Media split on how to frame decision on Arizona's controversial immigration law
This morning the United States Supreme Court issued a split decision on the legality of a hardline immigration law adopted by the state of Arizona. Four of the law’s provision were reviewed, but only three struck down, according to Kevin Russell at SCOTUSblog.
English-language news outlets in the U.S. and Britain jumped on the news, but disagreed on how to frame the results. Some emphasized that much of the law went down. Others emphasized the survival of a part of the law that, according to the Los Angeles Times, will allow “state officials to begin enforcing a provision that calls on police, when making lawful stops, to check the immigration status of people who may be in the country illegally.”
Fox News and the Los Angeles Times are examples of a “glass three-quarters empty” frame.
Reuters and BBC are examples of the “glass quarter full” frame, framing the news as good news for its supporters.
You can review all of the homepages archived by PastPages for that same hour right here.
Also, the Los Angeles Times is my employer, but in no way associated with PastPages, which I maintain on my own time with the support of a network of individual donors. Read all about it.
Update: Soon after, Reuters changed its play, opting for more ambiguous frame with this revised headline.
PastPages now publishes automatically generated citations for every screenshot. Visit a screenshot’s detail page and simply click on the new “citations” button to see a popup like the one pictured above.
It currently provides drafted citations in MLA, APA and Chicago styles. It also provides Wikipedia citation markup that can be immediately pasted into an entry and used as a reference.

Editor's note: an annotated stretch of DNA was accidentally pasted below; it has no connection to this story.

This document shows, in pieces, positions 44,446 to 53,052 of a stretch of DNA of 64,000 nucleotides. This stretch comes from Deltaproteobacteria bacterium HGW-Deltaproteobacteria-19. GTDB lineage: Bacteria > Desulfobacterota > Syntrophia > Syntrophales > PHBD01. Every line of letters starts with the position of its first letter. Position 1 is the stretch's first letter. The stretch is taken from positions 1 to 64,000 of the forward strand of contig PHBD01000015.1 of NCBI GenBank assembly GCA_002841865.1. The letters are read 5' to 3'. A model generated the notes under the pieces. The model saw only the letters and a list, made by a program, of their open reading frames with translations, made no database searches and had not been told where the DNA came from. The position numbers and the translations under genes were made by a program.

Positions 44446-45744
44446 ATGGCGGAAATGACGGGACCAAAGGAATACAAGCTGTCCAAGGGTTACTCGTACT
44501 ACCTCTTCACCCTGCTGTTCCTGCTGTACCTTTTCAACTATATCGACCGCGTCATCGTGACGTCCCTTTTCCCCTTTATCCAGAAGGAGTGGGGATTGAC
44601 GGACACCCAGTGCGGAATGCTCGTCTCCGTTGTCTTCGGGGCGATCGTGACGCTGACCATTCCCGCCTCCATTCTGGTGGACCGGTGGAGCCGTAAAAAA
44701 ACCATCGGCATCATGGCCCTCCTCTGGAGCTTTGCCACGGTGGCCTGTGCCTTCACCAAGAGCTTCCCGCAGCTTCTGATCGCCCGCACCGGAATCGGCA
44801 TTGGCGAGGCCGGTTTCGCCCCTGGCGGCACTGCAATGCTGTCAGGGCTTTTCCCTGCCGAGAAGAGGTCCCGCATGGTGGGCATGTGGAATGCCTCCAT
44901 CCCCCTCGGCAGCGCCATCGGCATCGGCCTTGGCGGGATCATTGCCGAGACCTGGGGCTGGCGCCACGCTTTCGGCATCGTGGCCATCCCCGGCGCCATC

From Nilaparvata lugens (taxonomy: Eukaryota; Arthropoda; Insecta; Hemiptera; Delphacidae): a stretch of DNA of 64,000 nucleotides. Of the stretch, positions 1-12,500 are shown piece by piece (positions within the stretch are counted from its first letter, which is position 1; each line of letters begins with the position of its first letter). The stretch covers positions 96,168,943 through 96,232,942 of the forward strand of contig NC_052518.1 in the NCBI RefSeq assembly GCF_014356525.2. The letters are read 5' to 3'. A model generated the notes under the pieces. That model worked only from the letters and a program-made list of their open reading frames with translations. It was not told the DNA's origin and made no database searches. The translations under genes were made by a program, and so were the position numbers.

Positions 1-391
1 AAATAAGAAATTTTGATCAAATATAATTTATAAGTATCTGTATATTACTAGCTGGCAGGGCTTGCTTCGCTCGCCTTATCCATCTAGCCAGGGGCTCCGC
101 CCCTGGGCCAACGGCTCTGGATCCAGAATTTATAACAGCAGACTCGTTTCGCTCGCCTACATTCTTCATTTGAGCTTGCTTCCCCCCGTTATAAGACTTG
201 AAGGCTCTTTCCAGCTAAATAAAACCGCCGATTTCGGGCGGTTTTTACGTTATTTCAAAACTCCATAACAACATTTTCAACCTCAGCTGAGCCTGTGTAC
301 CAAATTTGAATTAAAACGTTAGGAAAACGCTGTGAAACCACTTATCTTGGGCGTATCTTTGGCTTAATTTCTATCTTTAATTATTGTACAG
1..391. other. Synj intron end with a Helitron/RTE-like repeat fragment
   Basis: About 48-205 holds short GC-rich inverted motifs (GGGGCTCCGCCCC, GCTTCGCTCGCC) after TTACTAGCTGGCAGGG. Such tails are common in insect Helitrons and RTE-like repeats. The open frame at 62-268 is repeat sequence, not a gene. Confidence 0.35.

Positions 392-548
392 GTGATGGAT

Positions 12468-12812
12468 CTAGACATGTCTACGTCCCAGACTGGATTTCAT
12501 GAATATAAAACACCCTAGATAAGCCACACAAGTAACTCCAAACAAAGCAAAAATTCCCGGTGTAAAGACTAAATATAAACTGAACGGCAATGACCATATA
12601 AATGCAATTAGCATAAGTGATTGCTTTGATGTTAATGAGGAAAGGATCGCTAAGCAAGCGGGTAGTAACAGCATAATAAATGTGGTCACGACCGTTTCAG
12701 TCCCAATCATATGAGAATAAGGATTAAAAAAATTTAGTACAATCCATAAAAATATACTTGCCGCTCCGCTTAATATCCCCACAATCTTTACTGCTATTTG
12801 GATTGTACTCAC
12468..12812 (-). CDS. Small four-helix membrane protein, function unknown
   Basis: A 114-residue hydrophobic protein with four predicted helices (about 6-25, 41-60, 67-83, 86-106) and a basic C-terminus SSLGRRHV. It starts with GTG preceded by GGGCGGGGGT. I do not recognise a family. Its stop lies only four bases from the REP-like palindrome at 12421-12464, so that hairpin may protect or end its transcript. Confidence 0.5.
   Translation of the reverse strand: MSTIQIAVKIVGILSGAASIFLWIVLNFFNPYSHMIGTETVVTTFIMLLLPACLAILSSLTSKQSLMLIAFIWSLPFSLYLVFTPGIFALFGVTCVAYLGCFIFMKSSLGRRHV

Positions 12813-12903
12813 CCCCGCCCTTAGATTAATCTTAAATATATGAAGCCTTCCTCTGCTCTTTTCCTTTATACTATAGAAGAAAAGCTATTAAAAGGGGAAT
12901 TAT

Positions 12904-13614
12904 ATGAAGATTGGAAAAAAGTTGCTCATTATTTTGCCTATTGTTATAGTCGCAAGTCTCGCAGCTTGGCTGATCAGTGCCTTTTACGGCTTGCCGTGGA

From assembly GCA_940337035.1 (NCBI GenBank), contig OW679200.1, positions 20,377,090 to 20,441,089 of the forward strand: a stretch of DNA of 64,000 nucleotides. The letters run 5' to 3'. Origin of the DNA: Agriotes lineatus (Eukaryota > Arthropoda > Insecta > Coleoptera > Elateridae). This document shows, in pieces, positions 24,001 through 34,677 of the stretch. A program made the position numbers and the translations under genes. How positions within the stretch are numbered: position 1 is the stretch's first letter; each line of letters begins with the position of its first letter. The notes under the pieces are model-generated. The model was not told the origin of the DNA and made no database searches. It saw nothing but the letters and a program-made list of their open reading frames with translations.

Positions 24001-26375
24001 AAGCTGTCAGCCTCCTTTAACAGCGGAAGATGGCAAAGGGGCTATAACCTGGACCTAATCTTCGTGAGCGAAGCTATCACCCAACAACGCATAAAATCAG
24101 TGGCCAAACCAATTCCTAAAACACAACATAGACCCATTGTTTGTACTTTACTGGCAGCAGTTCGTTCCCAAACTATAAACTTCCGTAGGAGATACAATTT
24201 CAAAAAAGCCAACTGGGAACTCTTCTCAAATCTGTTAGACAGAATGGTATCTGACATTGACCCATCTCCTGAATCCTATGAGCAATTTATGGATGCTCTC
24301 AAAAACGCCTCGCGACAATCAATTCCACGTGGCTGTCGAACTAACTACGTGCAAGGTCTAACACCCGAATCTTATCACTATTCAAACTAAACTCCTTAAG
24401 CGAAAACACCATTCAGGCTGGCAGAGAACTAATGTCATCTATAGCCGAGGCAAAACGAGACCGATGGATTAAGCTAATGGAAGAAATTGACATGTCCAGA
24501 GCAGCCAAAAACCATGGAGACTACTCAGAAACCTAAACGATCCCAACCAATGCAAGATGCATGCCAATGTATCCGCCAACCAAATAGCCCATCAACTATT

My hope is that this will make it easier for scholars, both professional and amateur, to use PastPages. The style above was copied from instructions at Purdue University’s Online Writing Lab. If you see any errors, please let me know or file a ticket on GitHub. If you’re interested in how it’s implemented, you can see the code that makes this work here.
The first versions of PastPages had only one user: Me. So I printed all the timestamps in Los Angeles time, since that’s where I live.
Now that approximately 50 percent of PastPages visitors come from outside the United States, that doesn’t make sense anymore.
In response, I’ve tried to globalize how the site reports the time.
Where appropriate, the site now prints a relative timestamp that will be correct wherever it’s viewed. For example, the homepage now reports:
In other locations, the site now presents a default timestamp in the Coordinated Universal Time, also known as UTC or Greenwich Mean Time. It’s the international standard for this sort of thing. If you’re not familiar with it, it’s roughly the current time in London, though it does not change in the summer for daylight saving time.
This may prove a little awkward at first, especially for U.S. users accustomed to the Internet catering to our vantage on the world. But I’ve tried to make it a little easier to swallow by also providing a publication’s local time, where appropriate.
You can see this on site detail pages:
And on screenshot detail pages:
Also, wherever screenshots are grouped by date, the beginning and end of that day is now midnight in UTC time. This seems like the slipperiest thing to me, and I’d be interested to hear opinions on the best way to present that. Should these also be grouped by a publication’s local time?
This is new ground for me as a developer, so there’s a good chance I’ve overlooked a better solution or created a new problem. But I want to get this right, so if you have advice please contact me or file a bug report on GitHub.